NEAR EARTH The Maryland experiment expands on earlier efforts such as that built by a collaboration between the École Normale Supérieure institutes in Paris and Lyon and the French Atomic Energy Commission in Saclay. Built in Cadarache, France, the experiment uses spinning iron discs to force turbulence in liquid sodium within a cylinNATURE.COM drical case. In 2007, the For a video of the team reported that the experiment in combination of motion action see: and a seed magnetic field led to the formation

RECREATING EARTH’S CORE IN THE LAB Earth’s core is inaccessible, but a sphere filled with liquid sodium at the University of Maryland may uncover some of its hidden properties. An instrumentation port in the rotating lid allows researchers to monitor temperature, fluid flow and other properties while the inner and outer spheres spin independently of each other.

Scale of the

core 0 km



Upper m antle

660 km Top lid


Instrumentation port Outer jacket for heating and cooling

Outer sphere Lower m antle 2,890 km

Molten sodium

Outer c ore (liquid )

Inner sphere

5,150 km

Inner core (solid)

6,370 km

of a dynamo with some resemblance to Earth’s (M. Berhanu et al. Europhys. Lett. 77, 59001; 2007). The next step is to explore dynamos in set-ups that more closely match reality, says Jean-François Pinton, an investigator with the French experiment, which is still running. “Our experiment is a physicist’s experiment,” Pinton says, because it aims only to generate a dynamo, regardless of how realistic the set-up is. “Dan is after what Earth does.” Other groups have also approximated planetary shapes in liquid-sodium experiments, but they haven’t managed to generate self-sustaining dynamos. A group at the University of Wisconsin–Madison has a 1-metre-diameter spherical experiment “Dynamos are that doesn’t rotate, but easy to generate instead drives turbu- in nature. The lence with internal same is not true propellers. A group for the lab.” in Grenoble, France, built a 40-centimetre rotating set-up with a sodium-filled outer sphere and a solid inner sphere. Both experiments have uncovered interesting properties of fluid dynamics of conducting liquids, but not created a dynamo. Lathrop’s latest construction is the fourth and largest in a series of sodium-spinners built by his group. None has yet generated a dynamo, but the size of the new sphere should give it a better chance of doing so. Lathrop and others hope that their work will shed light on how rotational forces in Earth’s core deflect flows of electrically conducting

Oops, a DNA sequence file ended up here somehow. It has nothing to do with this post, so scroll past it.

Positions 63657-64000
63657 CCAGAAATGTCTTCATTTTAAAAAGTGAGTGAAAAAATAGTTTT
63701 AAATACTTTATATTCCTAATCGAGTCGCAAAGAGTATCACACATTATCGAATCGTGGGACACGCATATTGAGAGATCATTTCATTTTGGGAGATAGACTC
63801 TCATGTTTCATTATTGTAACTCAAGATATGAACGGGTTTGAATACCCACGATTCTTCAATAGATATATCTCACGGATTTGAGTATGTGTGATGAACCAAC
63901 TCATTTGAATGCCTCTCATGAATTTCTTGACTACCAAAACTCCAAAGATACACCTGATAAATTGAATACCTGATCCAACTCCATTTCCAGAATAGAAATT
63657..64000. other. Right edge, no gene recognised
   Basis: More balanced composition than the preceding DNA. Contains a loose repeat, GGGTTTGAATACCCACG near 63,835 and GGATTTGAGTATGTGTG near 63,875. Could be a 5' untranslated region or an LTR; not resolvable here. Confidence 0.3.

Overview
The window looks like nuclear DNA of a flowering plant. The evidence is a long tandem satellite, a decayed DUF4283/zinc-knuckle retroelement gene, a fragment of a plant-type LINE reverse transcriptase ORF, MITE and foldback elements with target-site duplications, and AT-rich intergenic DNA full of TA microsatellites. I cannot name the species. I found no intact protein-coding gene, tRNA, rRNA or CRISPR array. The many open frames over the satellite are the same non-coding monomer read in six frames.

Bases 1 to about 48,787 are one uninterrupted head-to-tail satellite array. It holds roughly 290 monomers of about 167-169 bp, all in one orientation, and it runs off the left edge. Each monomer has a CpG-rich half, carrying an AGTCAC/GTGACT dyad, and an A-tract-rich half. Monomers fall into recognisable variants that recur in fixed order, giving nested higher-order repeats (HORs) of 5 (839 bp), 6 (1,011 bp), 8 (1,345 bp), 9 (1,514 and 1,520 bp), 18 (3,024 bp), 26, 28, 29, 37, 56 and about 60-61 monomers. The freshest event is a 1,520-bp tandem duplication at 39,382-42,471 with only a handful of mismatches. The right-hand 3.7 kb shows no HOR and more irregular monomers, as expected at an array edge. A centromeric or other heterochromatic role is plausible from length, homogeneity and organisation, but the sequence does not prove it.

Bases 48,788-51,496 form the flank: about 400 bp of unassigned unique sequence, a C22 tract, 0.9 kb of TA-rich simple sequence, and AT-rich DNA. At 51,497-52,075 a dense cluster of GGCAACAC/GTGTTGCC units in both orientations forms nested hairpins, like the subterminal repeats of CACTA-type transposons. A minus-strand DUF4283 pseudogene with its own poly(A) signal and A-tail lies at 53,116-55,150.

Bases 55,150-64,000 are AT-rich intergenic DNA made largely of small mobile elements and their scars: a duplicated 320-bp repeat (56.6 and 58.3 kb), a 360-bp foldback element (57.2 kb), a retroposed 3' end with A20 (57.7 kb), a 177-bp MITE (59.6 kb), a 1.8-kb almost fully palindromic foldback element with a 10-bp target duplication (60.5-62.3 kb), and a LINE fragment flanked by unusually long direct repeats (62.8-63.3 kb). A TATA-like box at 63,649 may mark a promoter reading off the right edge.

liquid into a configuration that produces a magnetic field with north and south poles. It might also help to explain what triggers changes in Earth’s magnetic field such as north–south pole reversals, which occur on average every few hundred thousand years, but can happen after a few tens of thousands of years or a few million. The last reversal was some 780,000 years ago. Over the past century and a half, the magnetic field has weakened by about 10%, leading some researchers to suggest that another pole-reversal is in the offing. Although a pole reversal is unlikely to cause any major disruptions, the weakening of Earth’s magnetic field is “at least mildly alarming”, says Lathrop, because the field shields us from charged solar particles, which can disrupt power grids (see Nature 441, 402–404; 2006). “Earth’s magnetic shield is part of what makes this planet hospitable,” says Lathrop. The sphere is now nearly three-quarters full and is awaiting its final shipment of solid sodium, expected next month. Once the last barrel of sodium is put in, the team will reconfigure the experiment for spinning. “We’ve taken all the steps that we can think of to try to get dynamo action, but we don’t have a detailed prediction about whether or not those steps will be successful,” says Daniel Zimmerman, a postdoc at Maryland who has been with the project since the beginning. But Lathrop isn’t worried, saying that a large rotating volume of a liquid conductor is certain to churn up some surprises. “With or without the dynamo action it’s going to be interesting,” he says. ■

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Dinamo Maker ready to roll  

NATURE.COM See Nature’s schizophrenia special: Early next year, the sphere will begin whirling around while loaded with 13,000 kilograms of...